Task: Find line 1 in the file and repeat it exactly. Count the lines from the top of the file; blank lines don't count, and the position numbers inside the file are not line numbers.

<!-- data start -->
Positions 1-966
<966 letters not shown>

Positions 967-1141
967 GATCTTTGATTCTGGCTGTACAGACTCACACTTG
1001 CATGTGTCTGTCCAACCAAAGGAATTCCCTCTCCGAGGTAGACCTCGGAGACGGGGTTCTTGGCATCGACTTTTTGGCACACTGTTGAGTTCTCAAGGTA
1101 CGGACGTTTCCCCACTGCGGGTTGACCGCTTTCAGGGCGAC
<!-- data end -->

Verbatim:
Positions 1-966